6. Materials and methods

6.1. Cell culture protocol

We used a fermenting strain of yeasts (Saccharomyces cerevisiae) of top-fermenting (Fermentis, SAFALE S-04) kind throughout this research. The yeast culture was done in three steps, involving dry yeast hydration, a solid YPDA (Yeast Extract, Peptone, D-glucose, Agar) culture and a liquid YPD culture. The cells obtained after this process were called ‘freshly cultured yeasts’ Further details of the cell culture protocols can be found in Srivastava.32

6.2. Visualization technique

Our experimental technique for observing the bubble-induced BNE is as follows: the experimental flask was back illuminated with a white light source which is an L.E.D. and was observed horizontally with the help of a DSLR (D5200, NIKKOR 18–55 mm, Nikon) inside a dark chamber. In general, the observation durations last for five hours with each image being three minutes apart. The sequence of images is used to obtain time-lapse movies and is analyzed for intensity fluctuations using an open-source software ImageJ.

6.3. Spectral density

To characterize granular fluctuations, we utilized the fluctuations in image intensities of the granular medium arising due to bubble induced effects. To do this, a sequence of images was taken using a DSLR (D5200, NIKKOR 18–55 mm, Nikon) camera for two hours with a time step of 3 minutes. The time-variation in mean image intensity in entire granular bed was measured using an open-source software ImageJ. Whenever a bubble leaves or collapses, this image intensity fluctuates sharply and we use this fluctuation as a representative of bubble-induced effects in granular medium. This time-series was then used to obtain the spectral density through Fast Fourier Transform (FFT), which helped us to obtain the dominant frequency fd of granular fluctuations. This technique is utilized to get Fig. 1(c), (d), 3(b), (d) and 4(d).

6.4. Amplitude fluctuations

To get the amplitude Δa of granular fluctuations, we tracked the interface of the aqueous medium and granular bed using ImageJ and measured the sudden displacement of the interface, which is initiated by the bubble collapse or bubble leaving events. This was used to get Fig. 1(e) and insets of Fig. 3(b), (d) and 4(d). Please be noted that all the experiments for estimation of spectral densities and measurement of amplitude of granular fluctuations were done for a monodisperse granular mixture without an intruder.

6.5. Average intruder ascension

In order to estimate the average intruder ascension velocity 〈v〉, we measured the total vertical distance traversed by the intruder inside the granular medium, during the period of observation as Δy, and this is then divided by the total time taken Δt by the intruder to move this distance. This acts as the time averaged intruder ascension velocity in granular medium and is behind Fig. 3(a), (c) and 4(a)–(c).

6.6. X-Ray visualization

We used an X-ray μCT device (Yamato Scientific, TDM1000-IS/S) for X-ray visualization of the granular medium (as in for Fig. 5(b) and (c)). The irradiated X-rays had specifications of 80 kV and 45 μA. Which are individually adjusted for X-ray absorptions of the interposition materials.43 The images were taken by rotating the flask, so that for one rotation we had 720 images with 0.5 degrees rotational step size. The average number of images per projection was six and the total scan time was approximately five minutes. The xy, yz and xz slices were obtained such that the each of them had 512 × 512 pixels, which yielded a spatial resolution of 56.8 μm along x, y and z directions. Velocity vectors for granular flow fields was obtained using 2D-PIV (Particle Image Velocimetry; Flownizer2D, DITECT) by measuring the cross-correlation between consecutive pairs of xz slices.44,45 The sampling time for the PIV was 20 minutes with and the interrogation window size is 25 × 25 pixels (2.8 μm × 2.8 μm) and the post-PIV spatial filtering was done using a 3 × 3 median filter. Any temporal smoothing for the PIV data was not performed.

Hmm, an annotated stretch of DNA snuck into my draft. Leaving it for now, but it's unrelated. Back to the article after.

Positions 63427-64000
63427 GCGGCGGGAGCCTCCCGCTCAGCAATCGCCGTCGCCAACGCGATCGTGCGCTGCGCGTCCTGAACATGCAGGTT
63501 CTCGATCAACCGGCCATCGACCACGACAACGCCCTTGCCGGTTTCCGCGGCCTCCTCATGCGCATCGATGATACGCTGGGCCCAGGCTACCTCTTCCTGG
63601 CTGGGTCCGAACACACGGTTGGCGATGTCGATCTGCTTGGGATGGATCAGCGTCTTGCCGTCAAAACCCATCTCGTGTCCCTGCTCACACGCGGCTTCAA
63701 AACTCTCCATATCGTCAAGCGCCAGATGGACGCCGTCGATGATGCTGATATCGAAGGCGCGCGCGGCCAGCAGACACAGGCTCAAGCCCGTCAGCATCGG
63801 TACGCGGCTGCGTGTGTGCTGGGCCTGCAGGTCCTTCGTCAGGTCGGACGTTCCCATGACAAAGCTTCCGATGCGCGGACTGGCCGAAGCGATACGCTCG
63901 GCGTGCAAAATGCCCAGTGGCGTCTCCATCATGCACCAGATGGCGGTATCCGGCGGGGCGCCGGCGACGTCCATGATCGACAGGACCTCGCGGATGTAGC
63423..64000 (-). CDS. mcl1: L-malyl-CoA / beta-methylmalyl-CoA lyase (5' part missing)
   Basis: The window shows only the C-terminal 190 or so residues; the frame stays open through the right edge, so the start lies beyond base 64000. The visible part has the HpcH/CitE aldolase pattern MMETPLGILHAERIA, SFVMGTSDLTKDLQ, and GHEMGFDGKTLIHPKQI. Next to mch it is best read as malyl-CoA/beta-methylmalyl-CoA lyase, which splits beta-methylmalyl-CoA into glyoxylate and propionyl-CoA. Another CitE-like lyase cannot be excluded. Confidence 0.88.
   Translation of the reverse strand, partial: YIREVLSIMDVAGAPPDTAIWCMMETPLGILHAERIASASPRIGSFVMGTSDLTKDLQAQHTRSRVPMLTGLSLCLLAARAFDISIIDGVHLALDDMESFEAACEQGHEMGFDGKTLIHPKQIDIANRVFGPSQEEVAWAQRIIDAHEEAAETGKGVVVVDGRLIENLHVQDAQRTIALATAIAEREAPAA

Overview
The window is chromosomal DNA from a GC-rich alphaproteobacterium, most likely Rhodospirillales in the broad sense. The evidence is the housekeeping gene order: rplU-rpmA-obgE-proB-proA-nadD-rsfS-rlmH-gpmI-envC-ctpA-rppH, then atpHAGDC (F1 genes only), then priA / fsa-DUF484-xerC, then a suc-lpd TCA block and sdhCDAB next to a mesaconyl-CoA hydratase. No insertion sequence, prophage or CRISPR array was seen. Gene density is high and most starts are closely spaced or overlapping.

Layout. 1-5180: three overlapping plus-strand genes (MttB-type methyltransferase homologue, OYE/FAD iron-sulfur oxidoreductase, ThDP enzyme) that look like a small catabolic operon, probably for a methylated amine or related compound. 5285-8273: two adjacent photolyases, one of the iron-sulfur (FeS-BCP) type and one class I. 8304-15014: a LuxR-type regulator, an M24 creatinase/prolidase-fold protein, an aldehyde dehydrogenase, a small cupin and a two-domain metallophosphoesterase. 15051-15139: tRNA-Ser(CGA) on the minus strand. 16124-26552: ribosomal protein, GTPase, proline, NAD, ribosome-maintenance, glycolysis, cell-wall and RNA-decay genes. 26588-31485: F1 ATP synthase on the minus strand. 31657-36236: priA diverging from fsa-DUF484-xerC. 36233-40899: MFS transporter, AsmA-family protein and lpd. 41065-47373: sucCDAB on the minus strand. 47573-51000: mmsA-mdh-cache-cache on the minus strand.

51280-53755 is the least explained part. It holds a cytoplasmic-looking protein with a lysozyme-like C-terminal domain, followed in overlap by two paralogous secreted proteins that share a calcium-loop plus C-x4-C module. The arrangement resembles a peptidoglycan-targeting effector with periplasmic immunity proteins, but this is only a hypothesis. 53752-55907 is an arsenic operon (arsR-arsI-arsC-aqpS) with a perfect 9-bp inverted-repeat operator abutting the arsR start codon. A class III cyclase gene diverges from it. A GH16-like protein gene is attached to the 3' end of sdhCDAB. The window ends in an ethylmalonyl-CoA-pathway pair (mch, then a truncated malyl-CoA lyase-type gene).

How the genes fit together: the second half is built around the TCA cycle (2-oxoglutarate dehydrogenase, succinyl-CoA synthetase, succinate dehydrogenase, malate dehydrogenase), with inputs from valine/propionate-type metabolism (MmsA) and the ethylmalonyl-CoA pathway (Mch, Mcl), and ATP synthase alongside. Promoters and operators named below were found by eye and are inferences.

6.7. Bubble distribution

To get the variation in bubble distribution inside granular medium, we used X-ray μCT images as obtained in the previous sub-section. The xz slices were segmented using intensity thresholding (using ImageJ) to extract the black patches which represent bubbles, and then the area percent ϕGA of these patches were calculated. The spatial step size δy between these slices was 56.8 μm. Also, the bubble area fraction ϕGA tends towards the bubble volume fraction ϕGV if the step size δy → 0.

6.8. Trapped bubble size

We used X-ray μCT images to estimate the length scale of bubbles inside the granular medium which usually have eccentric shapes. The mean bubble volume VB was obtained as image file: d1sm01327k-t5.tif, where N is the total number of bubbles, H is the total height of the granular bed, δy is the spatial step increment between xz slices, Axzj is the area of a single bubble in jth slice and i is the marker for bubbles. Using this, the equivalent spherical diameter (ESD) dB of trapped bubbles was estimated as dB = (6VB/π)1/3.

Author contributions

T. I., K. K., and A. S. formulated and designed the research, A. S. performed experiments with inputs from T. I. and K. K. All authors were involved in data interpretations, theoretical modelling and manuscript preparation.

Conflicts of interest

Authors declare no competing interests.


The authors acknowledge the support of Japanese Society for the Promotion of Science KAKENHI (grants no. 21H04999, 17H00853, 19H02059, 21H05306 and 21H05308) and JST FOREST grant no. JPMJFR2024.


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Electronic supplementary information (ESI) available. See DOI: 10.1039/d1sm01327k